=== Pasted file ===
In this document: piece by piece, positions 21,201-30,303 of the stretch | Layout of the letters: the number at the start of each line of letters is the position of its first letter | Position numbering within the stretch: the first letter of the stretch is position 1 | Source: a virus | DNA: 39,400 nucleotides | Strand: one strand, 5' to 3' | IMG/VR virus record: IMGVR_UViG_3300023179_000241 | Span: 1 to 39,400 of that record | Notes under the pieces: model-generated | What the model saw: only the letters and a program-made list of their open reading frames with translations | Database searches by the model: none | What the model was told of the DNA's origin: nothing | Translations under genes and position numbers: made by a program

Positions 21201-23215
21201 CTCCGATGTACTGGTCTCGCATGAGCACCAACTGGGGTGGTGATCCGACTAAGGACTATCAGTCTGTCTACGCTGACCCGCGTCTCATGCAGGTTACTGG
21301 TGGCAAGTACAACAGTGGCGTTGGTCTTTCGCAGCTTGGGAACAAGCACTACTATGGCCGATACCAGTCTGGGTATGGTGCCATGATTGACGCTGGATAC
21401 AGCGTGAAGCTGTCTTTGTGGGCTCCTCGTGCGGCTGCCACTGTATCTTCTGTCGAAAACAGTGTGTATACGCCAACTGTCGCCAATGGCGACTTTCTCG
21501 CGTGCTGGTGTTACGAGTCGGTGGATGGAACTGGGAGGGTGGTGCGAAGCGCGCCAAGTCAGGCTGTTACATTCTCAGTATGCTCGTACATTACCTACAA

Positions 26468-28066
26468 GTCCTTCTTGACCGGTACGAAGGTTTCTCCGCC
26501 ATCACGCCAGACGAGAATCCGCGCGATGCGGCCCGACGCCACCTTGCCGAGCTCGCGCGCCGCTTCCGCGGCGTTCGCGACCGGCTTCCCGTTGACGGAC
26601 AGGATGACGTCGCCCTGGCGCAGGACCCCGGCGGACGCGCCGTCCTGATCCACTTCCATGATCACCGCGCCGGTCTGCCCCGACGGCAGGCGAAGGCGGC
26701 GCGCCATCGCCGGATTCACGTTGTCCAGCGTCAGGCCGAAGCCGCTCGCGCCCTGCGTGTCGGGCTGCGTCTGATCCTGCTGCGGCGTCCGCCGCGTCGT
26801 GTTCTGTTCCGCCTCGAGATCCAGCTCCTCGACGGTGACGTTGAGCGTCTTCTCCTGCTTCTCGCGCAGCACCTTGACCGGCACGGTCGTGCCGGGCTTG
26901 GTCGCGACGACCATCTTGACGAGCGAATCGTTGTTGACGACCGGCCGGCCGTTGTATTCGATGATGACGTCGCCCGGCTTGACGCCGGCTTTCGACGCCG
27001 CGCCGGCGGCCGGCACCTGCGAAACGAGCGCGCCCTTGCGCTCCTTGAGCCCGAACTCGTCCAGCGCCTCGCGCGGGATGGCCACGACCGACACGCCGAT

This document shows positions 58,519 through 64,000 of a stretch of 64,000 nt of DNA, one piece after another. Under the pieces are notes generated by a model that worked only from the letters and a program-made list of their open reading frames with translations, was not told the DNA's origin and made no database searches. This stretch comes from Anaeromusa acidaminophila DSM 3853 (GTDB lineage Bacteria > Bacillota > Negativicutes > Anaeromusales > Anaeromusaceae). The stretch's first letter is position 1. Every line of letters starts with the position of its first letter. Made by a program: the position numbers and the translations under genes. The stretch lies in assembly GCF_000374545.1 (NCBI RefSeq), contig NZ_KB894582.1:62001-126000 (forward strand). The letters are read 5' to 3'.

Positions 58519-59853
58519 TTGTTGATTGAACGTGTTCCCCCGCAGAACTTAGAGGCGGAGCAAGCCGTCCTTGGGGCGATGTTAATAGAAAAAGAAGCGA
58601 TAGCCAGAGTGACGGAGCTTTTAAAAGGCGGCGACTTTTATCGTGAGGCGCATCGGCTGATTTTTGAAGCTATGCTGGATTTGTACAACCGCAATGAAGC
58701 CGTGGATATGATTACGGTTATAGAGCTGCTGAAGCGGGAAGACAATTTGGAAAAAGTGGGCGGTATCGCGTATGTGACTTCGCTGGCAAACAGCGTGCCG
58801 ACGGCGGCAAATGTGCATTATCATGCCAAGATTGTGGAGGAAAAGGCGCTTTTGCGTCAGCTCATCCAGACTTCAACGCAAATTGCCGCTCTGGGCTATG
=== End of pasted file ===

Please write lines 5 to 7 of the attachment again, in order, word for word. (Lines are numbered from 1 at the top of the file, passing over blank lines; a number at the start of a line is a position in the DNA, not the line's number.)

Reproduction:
21401 AGCGTGAAGCTGTCTTTGTGGGCTCCTCGTGCGGCTGCCACTGTATCTTCTGTCGAAAACAGTGTGTATACGCCAACTGTCGCCAATGGCGACTTTCTCG
21501 CGTGCTGGTGTTACGAGTCGGTGGATGGAACTGGGAGGGTGGTGCGAAGCGCGCCAAGTCAGGCTGTTACATTCTCAGTATGCTCGTACATTACCTACAA

Positions 26468-28066